[00:25:50] Nir Eyal: Absolutely. 

So there's, if you're building the kind of product that needs to build a habit, if your business model depends upon bringing people back on their own, then you have to ask yourself these five fundamental questions of number one, what's the internal trigger? What's the user's itch that your product is addressing and does it occur with sufficient frequency?

To bring them back and form a habit. Second, what's your external trigger? What's the information in their environment that prompts them to action? The third question is in the action phase of the hook, what's the simplest thing the user can do to get relief from their psychological discomfort with your product?

Fourth, what's the variable reward? Does the product scratch the user's itch and yet leave them wanting more? And then finally the investment phase. What's the bit of work the user does to increase the likelihood of the next pass through the hook? 

[00:26:41] Hala Taha: Awesome. Let's ship. Gears to your new book. This is Namely on Distraction.

It's called Indestructible. So first, help us understand the breadth of this distraction problem. Why are people so distracted? Why did you decide to write this book? 

[00:26:57] Nir Eyal: Yeah, so you know, this book kind of came out of my own personal struggle with distraction. You know, I noticed that after I had written Hooked, I was finding myself with some bad habits that I didn't like.

I remember one particular occasion I was with my daughter. And she's an only child. And so, you know, she's the love of our life. And we had this book of activities that daddies and daughters could do together. And one of the activities was to ask each other this question. If you could have any superpower, what superpower would you want?

And I wish I could tell you what she said, but I can't because I was busy on my phone when she was answering that question. And the next thing I knew, I looked up and she was gone. She had gotten the message that she was less important than whatever I was looking at on my phone. And so I'm embarrassed to tell you that, but that's what happened.

And I decided to look, you know, I need to figure this out because if I understand how these products hook us, right, I wrote the book on it and I'm struggling. Well, then I'm guessing lots of people out there are struggling. And so at first I wanted to write a book about technology distraction, right? Why technology is the problem.

And I originally thought I was going to call the book unhooked, but then the more I dove into the problem, I realized that it wasn't. technology that was the real problem. That technology is what's called the proximate cause. It's the surface level cause. The real cause, the root cause, was much more complex and much more fascinating.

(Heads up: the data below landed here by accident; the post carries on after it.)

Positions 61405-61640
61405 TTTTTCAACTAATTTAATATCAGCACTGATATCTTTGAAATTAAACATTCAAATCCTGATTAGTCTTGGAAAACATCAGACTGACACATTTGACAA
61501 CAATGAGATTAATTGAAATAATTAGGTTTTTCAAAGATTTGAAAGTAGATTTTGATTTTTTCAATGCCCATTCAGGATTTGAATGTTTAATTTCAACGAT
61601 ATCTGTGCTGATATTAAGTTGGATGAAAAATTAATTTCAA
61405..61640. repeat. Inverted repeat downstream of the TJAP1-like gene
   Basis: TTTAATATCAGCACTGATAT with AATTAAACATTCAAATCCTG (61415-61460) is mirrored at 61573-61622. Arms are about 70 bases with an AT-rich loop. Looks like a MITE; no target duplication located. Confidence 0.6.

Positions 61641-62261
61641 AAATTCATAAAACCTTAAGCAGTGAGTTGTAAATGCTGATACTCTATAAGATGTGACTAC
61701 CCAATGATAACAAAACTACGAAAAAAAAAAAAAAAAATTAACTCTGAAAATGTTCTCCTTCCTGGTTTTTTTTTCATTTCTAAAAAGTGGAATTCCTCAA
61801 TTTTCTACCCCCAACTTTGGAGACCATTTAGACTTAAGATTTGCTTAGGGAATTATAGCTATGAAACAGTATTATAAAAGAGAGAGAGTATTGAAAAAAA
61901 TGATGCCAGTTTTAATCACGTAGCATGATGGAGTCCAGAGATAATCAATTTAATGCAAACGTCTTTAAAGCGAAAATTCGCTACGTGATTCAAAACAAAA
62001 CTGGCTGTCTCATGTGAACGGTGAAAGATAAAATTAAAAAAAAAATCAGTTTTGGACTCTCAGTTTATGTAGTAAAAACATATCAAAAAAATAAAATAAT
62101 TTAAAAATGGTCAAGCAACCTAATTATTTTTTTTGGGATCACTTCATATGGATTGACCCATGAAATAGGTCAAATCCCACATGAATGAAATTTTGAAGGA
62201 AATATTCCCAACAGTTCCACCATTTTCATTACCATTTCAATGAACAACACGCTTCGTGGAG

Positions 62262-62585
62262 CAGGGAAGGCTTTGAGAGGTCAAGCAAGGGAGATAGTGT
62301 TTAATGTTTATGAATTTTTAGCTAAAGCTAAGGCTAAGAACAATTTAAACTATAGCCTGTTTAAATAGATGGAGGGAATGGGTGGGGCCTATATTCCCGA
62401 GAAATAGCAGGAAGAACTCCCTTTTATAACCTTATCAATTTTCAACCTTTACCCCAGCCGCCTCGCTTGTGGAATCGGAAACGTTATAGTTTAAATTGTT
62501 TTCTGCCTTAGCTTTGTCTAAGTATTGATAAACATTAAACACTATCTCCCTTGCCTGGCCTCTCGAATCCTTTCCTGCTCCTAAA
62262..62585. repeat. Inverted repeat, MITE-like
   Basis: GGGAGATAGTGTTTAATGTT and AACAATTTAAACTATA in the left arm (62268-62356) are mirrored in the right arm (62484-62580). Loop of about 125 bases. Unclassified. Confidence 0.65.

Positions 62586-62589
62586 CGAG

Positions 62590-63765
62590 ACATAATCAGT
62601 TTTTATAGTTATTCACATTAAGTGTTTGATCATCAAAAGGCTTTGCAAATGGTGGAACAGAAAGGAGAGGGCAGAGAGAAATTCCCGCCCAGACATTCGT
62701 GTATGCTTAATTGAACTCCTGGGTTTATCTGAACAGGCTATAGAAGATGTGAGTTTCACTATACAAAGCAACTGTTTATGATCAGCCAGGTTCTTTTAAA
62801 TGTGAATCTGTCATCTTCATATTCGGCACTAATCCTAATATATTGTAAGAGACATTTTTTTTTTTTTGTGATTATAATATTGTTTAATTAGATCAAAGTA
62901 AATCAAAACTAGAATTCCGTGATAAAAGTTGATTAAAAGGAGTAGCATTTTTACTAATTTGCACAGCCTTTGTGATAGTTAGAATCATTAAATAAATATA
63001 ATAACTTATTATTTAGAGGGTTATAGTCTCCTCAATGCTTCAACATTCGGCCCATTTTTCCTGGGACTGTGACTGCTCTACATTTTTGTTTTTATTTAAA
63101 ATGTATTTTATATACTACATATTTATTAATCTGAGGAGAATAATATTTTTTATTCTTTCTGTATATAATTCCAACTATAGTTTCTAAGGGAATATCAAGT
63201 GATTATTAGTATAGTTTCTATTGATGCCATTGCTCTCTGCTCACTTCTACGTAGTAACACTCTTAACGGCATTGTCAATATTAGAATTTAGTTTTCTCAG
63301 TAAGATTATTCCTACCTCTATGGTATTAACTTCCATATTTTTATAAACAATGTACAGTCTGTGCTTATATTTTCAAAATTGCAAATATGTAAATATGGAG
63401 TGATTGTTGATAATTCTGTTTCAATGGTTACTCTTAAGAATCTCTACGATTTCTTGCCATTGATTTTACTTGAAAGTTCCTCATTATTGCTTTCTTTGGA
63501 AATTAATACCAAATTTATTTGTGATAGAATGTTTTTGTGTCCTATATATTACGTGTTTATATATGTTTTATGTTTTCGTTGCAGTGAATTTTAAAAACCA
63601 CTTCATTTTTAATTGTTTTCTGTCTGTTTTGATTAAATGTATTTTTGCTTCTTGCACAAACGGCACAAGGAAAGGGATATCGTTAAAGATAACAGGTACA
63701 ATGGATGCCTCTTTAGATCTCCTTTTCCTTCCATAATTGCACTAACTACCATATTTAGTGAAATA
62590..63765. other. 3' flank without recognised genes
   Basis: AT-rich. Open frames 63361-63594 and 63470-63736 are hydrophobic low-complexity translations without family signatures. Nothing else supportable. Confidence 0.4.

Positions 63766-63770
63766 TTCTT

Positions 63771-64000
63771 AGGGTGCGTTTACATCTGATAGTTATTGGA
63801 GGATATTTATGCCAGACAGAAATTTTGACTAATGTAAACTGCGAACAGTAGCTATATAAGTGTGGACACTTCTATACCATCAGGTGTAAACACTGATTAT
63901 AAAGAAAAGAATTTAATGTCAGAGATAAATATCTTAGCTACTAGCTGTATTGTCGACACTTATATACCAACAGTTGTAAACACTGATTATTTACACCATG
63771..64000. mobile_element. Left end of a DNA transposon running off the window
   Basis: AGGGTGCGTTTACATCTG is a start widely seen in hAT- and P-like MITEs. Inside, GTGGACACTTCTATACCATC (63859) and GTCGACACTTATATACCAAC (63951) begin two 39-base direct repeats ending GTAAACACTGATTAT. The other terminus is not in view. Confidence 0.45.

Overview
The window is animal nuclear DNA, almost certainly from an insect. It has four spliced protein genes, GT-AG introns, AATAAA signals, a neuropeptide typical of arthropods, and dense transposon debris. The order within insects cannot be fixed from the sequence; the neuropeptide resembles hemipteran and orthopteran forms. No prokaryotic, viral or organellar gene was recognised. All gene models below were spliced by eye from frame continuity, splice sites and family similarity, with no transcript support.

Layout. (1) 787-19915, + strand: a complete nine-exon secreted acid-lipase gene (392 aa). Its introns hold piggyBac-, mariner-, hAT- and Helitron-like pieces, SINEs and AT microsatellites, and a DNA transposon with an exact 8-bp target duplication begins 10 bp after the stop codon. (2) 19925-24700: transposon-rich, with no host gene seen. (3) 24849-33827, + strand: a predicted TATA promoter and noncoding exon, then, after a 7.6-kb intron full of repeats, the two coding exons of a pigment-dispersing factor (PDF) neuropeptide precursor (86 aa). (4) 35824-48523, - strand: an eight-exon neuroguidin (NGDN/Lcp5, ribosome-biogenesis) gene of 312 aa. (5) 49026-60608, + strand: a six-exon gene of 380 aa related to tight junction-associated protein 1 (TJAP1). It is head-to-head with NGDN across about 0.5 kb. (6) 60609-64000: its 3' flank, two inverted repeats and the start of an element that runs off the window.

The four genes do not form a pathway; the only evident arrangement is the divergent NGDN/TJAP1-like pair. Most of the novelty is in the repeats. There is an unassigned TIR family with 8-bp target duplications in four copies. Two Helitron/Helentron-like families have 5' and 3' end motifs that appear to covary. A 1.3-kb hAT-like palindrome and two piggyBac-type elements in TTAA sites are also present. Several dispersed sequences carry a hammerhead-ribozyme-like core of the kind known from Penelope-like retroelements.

That it turns out I intended to write a book about technology distraction and it turns out I ended up writing about the psychology of distraction is really the topic of the book. What I learned was is that It's not just about the technology. Technology is the tool. But it turns out there's so much more going on in terms of the deeper psychology.

And so with, when it comes to Indistractable, I have another four part model. I'm very fond of four part models. And it kind of uses many of the same psychology that I learned writing Hooked to try and help us put technology in its place. And so the idea here, You know, every book I read on the topic when I did research about this problem of why don't we do what we say we're going to do.

Every book basically said the same thing, like, just get rid of the technology. The technology is the problem. So, you know, go on a digital detox or 30 day plan or whatever, and it doesn't work. And I'll tell you why it doesn't work. I did all this stuff, but, you know, I should have known it wouldn't work, because my So I used to be clinically obese at one point in my life, and I remember when I was obese, I would go on all these fad diets, right?

No fast food for a whole month. well, guess what happened on day 31, right? I'd eat like crazy. I'd make up for lost time because I wasn't getting to the root of why I was overeating. And as anybody who's struggled with overeating knows, it's not about hunger. Right? It's not about the food itself, it's about the emotional need.

And it's an icky sticky truth we don't like to talk about. We like to blame the tech companies for addicting us. And I wanted to do that too, and I wanted to warn people about, like, look, I know from the inside that this stuff is addictive. And it turns out, I can't say that. Because the science doesn't support it.

The science tells us that we use and overuse and sometimes abuse these products because we're filling emotional needs. It's back to these internal triggers that we talked about earlier that let me tell you, if you can't sit with your daughter without looking at your phone, it's not the phone. That's the problem.

There was stuff going on inside me that I didn't want to face, that I didn't want to look at, that I was trying to escape. And I didn't have the tools to deal with those uncomfortable sensations in a healthier manner. 

[00:30:24] Hala Taha: